By WGT Managing Editor Joe Gannon
The locals would come to call Grosse Ile "L'Ile des Irlandais." The Canadian island would be the first and final resting place in the New World for thousands of Irish emigrants.
During "Black '47," the worst year of the Great Famine, the coffin ships arrived at the quarantine station on Grosse Ile much faster than the facility could possibly handle. At one point there were reportedly 40 ships stacked three kilometers deep with more 13,000 emigrants aboard.
Grosse Ile, three miles long by one wide, 30 miles down river from Quebec City, would be the first and final resting place in the New World for thousands of Irish emigrants. The locals would come to call Grosse Ile "L'Ile des Irlandais."
Large numbers of the emigrants on almost every ship departing Ireland for Canada had typhus when they boarded, and as the ships continued on, with the passengers packed together (often the ships were illegally over packed) in filthy conditions, with no facilities for washing, the disease spread like wildfire.
British law called for the ships to provide seven pounds of food a week for each passenger, often they got less, and even that was sometimes inedible. Many ships bought used casks for the passengers' drinking water as they were less expensive, but these often leaked or stored wine, making the water undrinkable.
Some say as many as 25,000 died either en route to or shortly after arriving in Canada in 1847, fully, one out of every four who began the trip.
In his diary, Gerald Keegan, a physician aboard the Naparima in 1847, described a night a few days before the ship reached Grosse Ile. It was anchored in the river, with another coffin ship upstream. He and his wife, Aileen, were standing on deck when they noticed several forms floating by in the dark river. As he looked over the side, one of the forms caught on the anchor cable and he recognized that it was a body. The ship ahead of them was tossing the bodies of dead emigrants over the side. Keegan and his wife would not suffer the fate of those poor souls drifting down the St. Lawrence River, but both would perish in the fever ridden hospital of Grosse Ile.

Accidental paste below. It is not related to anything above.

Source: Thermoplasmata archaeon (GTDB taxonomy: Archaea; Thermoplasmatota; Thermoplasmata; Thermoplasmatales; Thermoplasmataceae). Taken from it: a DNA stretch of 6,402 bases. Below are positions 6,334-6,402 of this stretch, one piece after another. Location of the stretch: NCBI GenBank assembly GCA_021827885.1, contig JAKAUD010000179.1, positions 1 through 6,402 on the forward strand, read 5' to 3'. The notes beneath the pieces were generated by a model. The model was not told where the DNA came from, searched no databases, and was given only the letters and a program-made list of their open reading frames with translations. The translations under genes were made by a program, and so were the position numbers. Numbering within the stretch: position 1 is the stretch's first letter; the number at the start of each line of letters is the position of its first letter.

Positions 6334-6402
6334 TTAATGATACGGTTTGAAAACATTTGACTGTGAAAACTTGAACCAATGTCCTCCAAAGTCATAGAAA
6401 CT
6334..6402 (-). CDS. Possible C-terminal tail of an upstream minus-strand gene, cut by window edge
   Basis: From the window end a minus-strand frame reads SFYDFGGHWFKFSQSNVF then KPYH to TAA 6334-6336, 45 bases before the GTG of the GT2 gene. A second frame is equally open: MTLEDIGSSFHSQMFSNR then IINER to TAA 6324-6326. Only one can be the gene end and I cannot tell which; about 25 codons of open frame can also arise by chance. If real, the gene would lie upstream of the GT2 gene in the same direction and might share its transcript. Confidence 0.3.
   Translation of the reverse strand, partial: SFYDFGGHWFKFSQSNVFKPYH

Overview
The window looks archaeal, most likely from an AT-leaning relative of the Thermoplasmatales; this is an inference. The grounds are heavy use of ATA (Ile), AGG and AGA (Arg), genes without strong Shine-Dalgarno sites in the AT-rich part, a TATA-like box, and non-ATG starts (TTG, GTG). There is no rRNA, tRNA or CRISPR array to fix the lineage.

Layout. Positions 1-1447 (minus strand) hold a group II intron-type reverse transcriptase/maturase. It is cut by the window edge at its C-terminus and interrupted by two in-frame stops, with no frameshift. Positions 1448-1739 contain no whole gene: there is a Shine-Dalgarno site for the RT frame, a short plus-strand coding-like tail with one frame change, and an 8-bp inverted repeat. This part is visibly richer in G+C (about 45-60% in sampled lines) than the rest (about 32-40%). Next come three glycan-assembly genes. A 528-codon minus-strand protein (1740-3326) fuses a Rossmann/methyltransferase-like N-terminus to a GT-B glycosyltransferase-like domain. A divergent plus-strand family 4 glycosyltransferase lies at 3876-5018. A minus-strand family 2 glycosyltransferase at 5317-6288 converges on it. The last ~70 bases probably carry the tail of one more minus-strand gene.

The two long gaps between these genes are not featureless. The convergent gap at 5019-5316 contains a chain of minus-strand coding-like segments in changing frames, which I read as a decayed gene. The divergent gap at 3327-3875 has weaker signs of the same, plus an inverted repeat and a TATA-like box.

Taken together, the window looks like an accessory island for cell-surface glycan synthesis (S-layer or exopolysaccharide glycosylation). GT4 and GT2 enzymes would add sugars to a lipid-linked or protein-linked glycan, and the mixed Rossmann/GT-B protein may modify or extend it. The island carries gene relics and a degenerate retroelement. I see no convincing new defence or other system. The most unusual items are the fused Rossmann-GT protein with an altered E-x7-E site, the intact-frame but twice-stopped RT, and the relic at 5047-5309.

In 1909, in a ceremony that drew thousands, the United States-based Ancient Order of Hibernians erected a 40-foot-high Celtic cross on Grosse Ile. It has an inscription in three languages, English, Irish and French. The English version, in this country that had only been ruling itself for a short time by 1909, is obviously intended not to insult the sensibilities of the British government. It reads: "Sacred to the memory of thousands of Irish immigrants who, to preserve the faith, suffered hunger and exile in 1847-48, and stricken with fever ended here their sorrowful pilgrimage."
The Irish version reads: "Sacred to the memory of thousands of Irish emigrants who ended here their sorrowful pilgrimage. Thousands of the children of the Gael were lost on this island while fleeing from tyrannical laws and an artificial famine in the year 1847-48. Let this monument be a token to their name and honour from the Gaels of America. God save Ireland."
Sir Charles Trevelyan, British assistant secretary of the treasury from 1840 to 1859, worked as administrator of relief to Ireland from 1845-1847. He once said: "The great evil with which we have to contend is not the physical evil of the famine, but the moral evil of the selfish, perverse and turbulent character of the people." In April 1848, Trevelyan was knighted for his services by the Queen.
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